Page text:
IQ Wine Bar Boutique, a bar-cum-wine store nestled unexpectedly in a business park, lays its cards on the table from the outset. Empty bottles proudly line the windowsills, grapevines are stenciled on the walls, Cabernets perch atop dainty shelves. All of this sends a clear message: Our business is wine, and we take it seriously.
“Our staff is ready to recommend wine for any dish!” assures the menu. Despite its rather heavy-handed decor, this self-proclaimed “intelligent shop & bar” provides a pleasant ambiance for couples and groups seeking a bite or sip in a place that seems to care about wine.
There is plenty to eat as well. IQ serves primarily Mediterranean fare, like antipasti (280 rubles/$5) and crab gazpacho (280 rubles), but also gravlax (390 rubles), escargot (400 rubles), Moroccan harira (300 rubles) and assorted cheeses (400 rubles). Bruschetta and budget-friendly bites run for 190 rubles a pop.
The tapas plate (380 rubles) is always a good introduction to the kitchen’s range, and this one includes a rare treat: cheese-stuffed, bacon-wrapped dates. We also opted to try the bruschetta with muksun, a Siberian whitefish.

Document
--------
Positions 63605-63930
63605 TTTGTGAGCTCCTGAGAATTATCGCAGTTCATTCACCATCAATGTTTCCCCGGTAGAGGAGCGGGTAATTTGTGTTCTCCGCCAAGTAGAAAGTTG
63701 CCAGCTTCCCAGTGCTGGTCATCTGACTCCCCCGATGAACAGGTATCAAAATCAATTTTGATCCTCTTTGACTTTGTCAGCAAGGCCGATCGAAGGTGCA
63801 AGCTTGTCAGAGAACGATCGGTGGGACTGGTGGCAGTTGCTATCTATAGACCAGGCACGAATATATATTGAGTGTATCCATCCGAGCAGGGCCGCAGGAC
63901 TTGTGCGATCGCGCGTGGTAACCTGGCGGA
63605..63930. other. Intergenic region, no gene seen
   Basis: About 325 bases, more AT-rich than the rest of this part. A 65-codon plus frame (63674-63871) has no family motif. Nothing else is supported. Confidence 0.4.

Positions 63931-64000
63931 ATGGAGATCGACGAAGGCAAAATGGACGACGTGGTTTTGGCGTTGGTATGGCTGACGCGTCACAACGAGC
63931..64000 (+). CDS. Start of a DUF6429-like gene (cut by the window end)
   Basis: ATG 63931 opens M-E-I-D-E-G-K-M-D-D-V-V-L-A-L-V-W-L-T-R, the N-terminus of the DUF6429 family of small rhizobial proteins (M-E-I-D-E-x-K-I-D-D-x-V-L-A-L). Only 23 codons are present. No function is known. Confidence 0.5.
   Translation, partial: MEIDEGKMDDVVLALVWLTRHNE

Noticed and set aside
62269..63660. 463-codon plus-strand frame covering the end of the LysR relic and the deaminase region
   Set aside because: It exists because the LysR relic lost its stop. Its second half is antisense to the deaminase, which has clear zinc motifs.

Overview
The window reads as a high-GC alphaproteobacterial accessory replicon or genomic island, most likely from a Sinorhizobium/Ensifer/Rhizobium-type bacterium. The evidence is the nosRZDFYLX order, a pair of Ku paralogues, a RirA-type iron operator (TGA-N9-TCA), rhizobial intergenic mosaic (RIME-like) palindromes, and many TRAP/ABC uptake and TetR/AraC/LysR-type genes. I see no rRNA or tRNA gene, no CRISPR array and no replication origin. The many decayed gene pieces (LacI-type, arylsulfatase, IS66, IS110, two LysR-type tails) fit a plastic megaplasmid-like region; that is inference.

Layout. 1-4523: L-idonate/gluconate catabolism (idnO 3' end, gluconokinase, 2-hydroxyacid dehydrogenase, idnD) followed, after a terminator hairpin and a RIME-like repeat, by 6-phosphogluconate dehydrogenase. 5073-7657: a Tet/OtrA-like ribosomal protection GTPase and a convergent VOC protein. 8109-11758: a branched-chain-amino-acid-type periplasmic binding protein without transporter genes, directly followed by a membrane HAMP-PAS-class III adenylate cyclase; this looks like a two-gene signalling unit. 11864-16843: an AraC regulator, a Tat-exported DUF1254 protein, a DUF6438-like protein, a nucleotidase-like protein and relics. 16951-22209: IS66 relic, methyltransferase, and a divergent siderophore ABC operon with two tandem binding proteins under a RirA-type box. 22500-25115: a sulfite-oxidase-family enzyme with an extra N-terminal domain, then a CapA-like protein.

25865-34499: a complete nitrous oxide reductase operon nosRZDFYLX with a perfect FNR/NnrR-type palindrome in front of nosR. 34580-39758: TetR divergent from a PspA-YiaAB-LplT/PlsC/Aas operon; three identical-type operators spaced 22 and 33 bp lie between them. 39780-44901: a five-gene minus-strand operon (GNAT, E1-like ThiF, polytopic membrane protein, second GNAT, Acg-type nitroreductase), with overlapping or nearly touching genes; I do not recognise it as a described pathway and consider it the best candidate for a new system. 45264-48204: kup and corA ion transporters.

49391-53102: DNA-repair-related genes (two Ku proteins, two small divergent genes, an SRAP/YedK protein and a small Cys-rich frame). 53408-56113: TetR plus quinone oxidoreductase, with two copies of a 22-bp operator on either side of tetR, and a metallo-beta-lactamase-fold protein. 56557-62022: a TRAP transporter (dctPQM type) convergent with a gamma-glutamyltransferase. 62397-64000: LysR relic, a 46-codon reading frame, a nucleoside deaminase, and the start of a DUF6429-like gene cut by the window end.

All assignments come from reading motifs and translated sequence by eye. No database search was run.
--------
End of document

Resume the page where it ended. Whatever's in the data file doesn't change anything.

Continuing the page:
Inspired by the menu’s enthusiastic declaration, we requested the waitress recommend a dry red to start off with. Startlingly, she admitted little mastery of the subject and scurried away, presumably seeking reinforcements. She eventually reemerged with Barefoot Zinfandel, a bottom-shelf wine I had become familiar with during my university years, sold here for a steep 1,500 rubles ($26.50) a bottle.
I was confused: Where was this sommelier whose expertise the menu heralded? After some probing, we learned: “He’s gone.” At least this Monday, the work shift had ended before dinner time, leaving the staff ill-equipped in drinking matters.